Past Grounds4Art Projects
next to Science (DSCI) and Humanities (DHUM) buildings, Dale Mabry Campus
next to Visual Arts building (YVAB), Ybor City Campus
Nourishment, Education and Social Terraces (NEST) is a multi-campus public art initiative created by artist Tory Tepp that transformed sections of the HCC Dale Mabry and Ybor City Campuses into socially activated green spaces. Utilizing social practices while capitalizing on a local community’s assets and potential, NEST aims to empower creative solutions for addressing issues of food insecurity, sustainability and inclusion through the creation of accessible spaces to gather, interact, teach and entertain one another.
As a creative placemaking project, NEST included broad-spectrum public input during a research and design phase in the fall of 2020, leading to a fabrication phase the following spring with the support of nearly 100 community volunteers. The NEST site at the HCC Dale Mabry Campus features a distinct in-the-round design, with a central raised dais flanked by organically shaped earthen berms and circular tables tiled with the phases of the moon. At the HCC Ybor Campus, the NEST site re-imagines existing architectural features to create a proscenium stage, tiered earthen seating, and a mosaic of ceramic tiles designed by diverse Tampa Bay artists. At the project’s unveiling in April 2021, the NEST sites hosted performances by campus groups such as music, dance, and theatre as well as by local organizations like Tampa Homegrown. Today, the spaces are home to over 300 individual plants from more than forty different species—such as Muscadine Grape, African Blue Basil, Sunshine Mimosa, White Jade Pineapple, Butter Cream Mango, Pomegranate, and Tropical Milkweed, among others—and can be utilized as outdoor classrooms, performance venues, and gathering spaces.
Watch this video to learn more about the project.
For more information about reserving these public art sites for performances or events, please contact Amanda Poss (firstname.lastname@example.org).
About the Artist: Tory Tepp received his under-graduate BFA in painting from Parson’s, the New School for Design in New York City and an MFA in 2009 as part of the inaugural class of Suzanne Lacy’s Public Practice program at Otis College of Art and Design in Los Angeles. There he developed his practice around the exploration and reestablishment of the metaphysical connections between the social and environmental ecologies that shape urban communities. Tepp has completed projects all over the U.S., including New Orleans, Milwaukee, Los Angeles, Death Valley, the High Sierra Mountains, New Smyrna Beach, Tampa, and the Wormfarm Institute in Wisconsin.
Contributors: This project is made possible with the support of: The Gobioff Foundation Treasure Tampa Grant, The Stanton Storer Embrace the Arts Foundation, HCC Dale Mabry Campus Student Government Association, HCC Foundation, and Tempus Projects.
Project Partners: On behalf of the HCC Public Art Committee, Grounds4Art also recognizes our project partners: Hillsborough Arts Council, Feeding Tampa Bay, HCC Foundation, Rooted Resistance, Tampa Bay Businesses for Culture & the Arts, and Tempus Projects.
|Artist||Jay Giroux and Edgar Sanchez Cumbas|
|Location||Visual Arts Building (YVAB), Ybor City Campus|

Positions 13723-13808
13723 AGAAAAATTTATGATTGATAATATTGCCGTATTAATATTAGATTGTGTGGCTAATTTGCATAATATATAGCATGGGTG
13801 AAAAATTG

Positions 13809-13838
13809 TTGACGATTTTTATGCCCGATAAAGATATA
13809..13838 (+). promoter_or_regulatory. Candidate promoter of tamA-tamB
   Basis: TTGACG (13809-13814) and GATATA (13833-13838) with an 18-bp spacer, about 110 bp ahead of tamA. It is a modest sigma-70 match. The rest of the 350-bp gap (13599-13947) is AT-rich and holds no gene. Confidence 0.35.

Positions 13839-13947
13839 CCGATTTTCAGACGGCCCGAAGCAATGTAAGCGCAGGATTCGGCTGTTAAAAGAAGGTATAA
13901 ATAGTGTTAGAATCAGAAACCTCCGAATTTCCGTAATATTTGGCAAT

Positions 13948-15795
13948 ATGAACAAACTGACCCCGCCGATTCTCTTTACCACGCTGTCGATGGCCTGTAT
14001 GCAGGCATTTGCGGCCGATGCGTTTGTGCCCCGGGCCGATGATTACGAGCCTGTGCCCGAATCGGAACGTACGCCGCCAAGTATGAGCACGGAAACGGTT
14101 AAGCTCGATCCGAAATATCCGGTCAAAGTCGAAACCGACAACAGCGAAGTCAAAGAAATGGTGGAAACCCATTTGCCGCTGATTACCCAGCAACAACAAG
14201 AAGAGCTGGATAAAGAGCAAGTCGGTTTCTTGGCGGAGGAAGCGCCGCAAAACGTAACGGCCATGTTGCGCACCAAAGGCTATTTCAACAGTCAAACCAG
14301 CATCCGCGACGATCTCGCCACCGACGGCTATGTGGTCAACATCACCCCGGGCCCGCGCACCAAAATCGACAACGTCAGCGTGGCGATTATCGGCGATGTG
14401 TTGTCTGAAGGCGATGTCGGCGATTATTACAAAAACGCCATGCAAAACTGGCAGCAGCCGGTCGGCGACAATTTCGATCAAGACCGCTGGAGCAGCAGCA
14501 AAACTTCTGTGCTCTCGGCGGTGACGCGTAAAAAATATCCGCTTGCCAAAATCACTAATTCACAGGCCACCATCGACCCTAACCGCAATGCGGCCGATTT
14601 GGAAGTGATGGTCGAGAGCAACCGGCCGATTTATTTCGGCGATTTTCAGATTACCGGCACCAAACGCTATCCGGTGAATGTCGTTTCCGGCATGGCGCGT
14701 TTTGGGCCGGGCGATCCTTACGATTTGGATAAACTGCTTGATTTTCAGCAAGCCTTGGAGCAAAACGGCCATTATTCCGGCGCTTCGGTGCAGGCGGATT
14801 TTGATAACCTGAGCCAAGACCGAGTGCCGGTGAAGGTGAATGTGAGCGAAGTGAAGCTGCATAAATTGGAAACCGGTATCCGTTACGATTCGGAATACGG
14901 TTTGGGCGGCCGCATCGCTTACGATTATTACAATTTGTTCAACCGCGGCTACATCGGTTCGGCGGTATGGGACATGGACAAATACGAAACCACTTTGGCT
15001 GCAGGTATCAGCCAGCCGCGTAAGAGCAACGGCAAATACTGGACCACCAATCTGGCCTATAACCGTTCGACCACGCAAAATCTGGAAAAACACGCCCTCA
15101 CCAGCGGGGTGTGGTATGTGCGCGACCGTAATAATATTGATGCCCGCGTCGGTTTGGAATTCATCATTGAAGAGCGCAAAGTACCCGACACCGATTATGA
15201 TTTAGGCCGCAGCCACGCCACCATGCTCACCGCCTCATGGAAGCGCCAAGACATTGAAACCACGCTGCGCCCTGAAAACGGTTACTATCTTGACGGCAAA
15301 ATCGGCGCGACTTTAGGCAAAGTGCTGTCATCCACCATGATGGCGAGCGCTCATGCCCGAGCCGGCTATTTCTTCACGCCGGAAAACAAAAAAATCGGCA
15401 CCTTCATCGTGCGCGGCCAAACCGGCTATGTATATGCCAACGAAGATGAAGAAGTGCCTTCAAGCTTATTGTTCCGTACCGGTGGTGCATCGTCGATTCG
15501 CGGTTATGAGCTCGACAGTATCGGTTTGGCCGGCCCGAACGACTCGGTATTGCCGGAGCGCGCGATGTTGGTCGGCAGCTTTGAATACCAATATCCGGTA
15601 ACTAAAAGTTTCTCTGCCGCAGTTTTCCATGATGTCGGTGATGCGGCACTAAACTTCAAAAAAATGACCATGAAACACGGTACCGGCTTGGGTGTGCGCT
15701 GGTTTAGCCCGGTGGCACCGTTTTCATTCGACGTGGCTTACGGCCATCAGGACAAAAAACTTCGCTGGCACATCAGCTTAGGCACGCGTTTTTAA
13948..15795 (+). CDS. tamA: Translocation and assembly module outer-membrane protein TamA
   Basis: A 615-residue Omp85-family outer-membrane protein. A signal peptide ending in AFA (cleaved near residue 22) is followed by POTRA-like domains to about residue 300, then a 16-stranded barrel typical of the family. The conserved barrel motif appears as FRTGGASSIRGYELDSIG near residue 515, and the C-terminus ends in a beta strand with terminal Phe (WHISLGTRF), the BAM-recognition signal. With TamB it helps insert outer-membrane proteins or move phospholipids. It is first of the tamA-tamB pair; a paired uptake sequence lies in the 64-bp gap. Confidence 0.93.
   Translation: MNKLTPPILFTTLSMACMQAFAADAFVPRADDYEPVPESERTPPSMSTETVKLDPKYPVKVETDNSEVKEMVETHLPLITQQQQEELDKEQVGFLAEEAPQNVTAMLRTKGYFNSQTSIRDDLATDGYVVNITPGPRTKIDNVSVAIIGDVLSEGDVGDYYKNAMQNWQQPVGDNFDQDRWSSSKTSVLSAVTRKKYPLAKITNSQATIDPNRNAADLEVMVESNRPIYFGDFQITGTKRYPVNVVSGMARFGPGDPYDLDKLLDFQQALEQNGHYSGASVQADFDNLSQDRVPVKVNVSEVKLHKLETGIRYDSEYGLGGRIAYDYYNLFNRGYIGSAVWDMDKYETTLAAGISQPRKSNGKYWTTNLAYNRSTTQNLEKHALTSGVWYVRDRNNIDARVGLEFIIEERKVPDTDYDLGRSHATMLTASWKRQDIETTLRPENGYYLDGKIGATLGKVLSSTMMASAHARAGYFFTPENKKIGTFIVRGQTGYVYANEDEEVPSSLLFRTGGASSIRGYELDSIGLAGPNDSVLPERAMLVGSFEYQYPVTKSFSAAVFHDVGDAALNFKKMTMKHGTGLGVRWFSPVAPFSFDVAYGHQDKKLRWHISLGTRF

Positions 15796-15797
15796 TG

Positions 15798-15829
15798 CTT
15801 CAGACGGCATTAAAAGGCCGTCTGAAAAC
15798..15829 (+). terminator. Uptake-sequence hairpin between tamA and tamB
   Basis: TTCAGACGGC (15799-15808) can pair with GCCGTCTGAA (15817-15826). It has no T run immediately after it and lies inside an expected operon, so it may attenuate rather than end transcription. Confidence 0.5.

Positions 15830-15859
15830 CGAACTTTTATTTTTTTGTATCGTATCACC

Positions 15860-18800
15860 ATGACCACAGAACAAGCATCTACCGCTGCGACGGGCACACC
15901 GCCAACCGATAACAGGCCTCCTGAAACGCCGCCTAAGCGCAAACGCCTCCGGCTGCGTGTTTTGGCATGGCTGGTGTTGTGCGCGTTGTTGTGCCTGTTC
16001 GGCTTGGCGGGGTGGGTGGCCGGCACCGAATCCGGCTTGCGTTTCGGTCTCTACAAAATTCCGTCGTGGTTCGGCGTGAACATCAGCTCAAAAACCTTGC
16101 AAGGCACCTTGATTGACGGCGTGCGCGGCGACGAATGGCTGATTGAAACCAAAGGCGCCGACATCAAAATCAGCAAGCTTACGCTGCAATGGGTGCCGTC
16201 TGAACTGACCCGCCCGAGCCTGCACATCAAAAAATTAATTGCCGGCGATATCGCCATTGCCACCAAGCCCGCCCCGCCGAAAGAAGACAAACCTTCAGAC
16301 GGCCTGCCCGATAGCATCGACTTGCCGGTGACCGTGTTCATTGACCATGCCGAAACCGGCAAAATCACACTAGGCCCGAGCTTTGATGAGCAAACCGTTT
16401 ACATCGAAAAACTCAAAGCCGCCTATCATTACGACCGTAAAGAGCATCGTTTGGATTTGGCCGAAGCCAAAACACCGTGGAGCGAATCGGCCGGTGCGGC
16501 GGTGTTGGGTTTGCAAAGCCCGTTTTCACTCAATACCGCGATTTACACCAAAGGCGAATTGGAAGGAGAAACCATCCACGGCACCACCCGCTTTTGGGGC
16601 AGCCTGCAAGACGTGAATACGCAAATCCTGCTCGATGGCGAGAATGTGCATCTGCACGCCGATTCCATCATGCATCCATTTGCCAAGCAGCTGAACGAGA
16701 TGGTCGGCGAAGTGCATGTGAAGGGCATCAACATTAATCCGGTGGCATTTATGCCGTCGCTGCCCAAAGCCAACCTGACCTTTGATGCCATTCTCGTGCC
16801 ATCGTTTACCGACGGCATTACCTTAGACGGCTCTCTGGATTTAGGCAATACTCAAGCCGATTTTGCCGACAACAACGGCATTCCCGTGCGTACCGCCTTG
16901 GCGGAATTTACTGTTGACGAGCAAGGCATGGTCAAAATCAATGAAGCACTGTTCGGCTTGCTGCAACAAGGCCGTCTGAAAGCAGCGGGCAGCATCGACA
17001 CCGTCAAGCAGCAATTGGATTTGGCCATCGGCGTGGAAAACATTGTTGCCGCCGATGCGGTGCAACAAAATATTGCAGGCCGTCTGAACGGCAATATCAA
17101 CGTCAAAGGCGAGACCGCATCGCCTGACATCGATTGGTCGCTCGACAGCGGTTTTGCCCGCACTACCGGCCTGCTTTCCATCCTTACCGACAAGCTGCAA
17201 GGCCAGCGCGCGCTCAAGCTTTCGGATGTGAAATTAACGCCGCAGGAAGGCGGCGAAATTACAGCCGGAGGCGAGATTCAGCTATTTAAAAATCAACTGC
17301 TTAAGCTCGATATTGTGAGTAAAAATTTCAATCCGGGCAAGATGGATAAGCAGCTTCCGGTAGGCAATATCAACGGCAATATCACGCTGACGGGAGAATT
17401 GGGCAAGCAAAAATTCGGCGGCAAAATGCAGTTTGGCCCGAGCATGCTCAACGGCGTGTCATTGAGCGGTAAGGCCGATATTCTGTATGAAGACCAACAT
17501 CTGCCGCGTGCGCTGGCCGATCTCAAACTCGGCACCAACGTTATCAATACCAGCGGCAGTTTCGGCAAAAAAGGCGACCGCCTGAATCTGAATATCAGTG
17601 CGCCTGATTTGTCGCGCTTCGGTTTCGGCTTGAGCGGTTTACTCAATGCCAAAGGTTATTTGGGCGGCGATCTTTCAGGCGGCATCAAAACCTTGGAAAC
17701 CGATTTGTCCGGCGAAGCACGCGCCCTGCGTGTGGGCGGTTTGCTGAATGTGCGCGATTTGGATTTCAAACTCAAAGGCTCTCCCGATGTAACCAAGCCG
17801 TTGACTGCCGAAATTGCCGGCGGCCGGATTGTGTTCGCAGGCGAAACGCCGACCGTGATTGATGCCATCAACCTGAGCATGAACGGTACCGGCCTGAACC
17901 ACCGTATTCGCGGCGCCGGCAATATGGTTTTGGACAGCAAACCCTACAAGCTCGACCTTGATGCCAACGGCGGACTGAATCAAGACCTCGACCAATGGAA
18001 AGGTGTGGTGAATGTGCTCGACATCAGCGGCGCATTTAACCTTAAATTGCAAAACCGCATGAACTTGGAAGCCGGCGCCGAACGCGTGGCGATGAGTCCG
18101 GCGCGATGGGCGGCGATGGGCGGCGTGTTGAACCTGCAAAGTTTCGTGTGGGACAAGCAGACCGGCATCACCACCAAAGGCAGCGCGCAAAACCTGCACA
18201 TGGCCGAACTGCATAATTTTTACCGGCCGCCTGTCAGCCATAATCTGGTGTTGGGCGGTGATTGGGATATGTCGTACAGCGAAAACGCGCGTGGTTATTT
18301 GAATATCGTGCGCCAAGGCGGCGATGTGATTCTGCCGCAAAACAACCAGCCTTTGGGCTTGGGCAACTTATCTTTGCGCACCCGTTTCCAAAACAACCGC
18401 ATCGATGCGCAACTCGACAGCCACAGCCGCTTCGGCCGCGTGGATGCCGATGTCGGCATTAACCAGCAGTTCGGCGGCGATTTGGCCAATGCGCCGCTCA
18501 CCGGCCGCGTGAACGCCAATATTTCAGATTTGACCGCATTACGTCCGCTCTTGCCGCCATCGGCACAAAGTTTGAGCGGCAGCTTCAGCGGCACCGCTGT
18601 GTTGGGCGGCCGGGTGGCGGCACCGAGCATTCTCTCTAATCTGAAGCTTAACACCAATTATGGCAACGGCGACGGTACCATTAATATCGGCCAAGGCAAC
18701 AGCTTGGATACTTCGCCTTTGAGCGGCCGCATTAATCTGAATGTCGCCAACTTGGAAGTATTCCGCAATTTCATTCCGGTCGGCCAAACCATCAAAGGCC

Created by artists Jay Giroux and Edgar Sanchez Cumbas, Living Shades is HCC’s fifth public art project and the largest mural to-date for the Ybor City Campus. The mural is replete with references to Ybor City: a cast-iron street lamp, a close-up of trolley doors, the distinct medieval tower of the Castle nightclub, a portrait of Lady Columbia for the Columbia Restaurant (the oldest restaurant in Florida), and images of Ybor’s iconic roosters. Each symbol provides a colorful and layered view into the city’s distinctive attributes and history. The artists also celebrate the diverse cultural heritage of the district, found in imagery such as a portrait of Cuban poet José Martí (1853-1895), who gave many impassioned speeches for Cuban Independence to cigar workers in Ybor City, as well as a large blind contour drawing referencing the immigrant family sculpture (created by Steve Dickey in 1992) in Centennial Park. Floral and organic imagery found within the design likewise reference the nearby public art project NEST, also created in the spring of 2021, by artist Tory Tepp.
Woven together with a hexagonal pattern attributed to the pavers that line Ybor City’s sidewalks in the historic district, the mural’s composition also alludes to the legacy of the college’s visual arts program. Certain stylistic and symbolic elements layered within the mural were inspired in part by the creativity and passion of former HCC faculty and community artists who had a transformative influence on the visual arts at the HCC Ybor City Campus, especially Suzanne Camp Crosby (1948-2020), Carolyn Kossar (1949-2020), and Theo Wujcik (1936-2014).
Artists Jay Giroux and Edgar Sanchez Cumbas have each completed numerous projects in the public realm. Recent collaborative commissions include the Countable and Uncountable Stories of Rob City (2018) mural in Julian B. Lane Park created for the City of Tampa Public Arts Program. Jay Giroux (b. 1979 in Vermont) is an artist, designer, and educator whose paintings involve a continued exploration of incidental gestures and lowbrow symbolism culled from the urban streetscape. Giroux received his MFA in 2011 from the University of Houston and is a student of the late Theo Wucjik. Edgar Sanchez Cumbas (b. 1971 in Puerto Rico) is an artist and educator whose work explores themes of identity, cultural and visual transitions, and contemporary abstract expressionism. Cumbas received his MFA in 2013 from the Massachusetts College of Art and Design.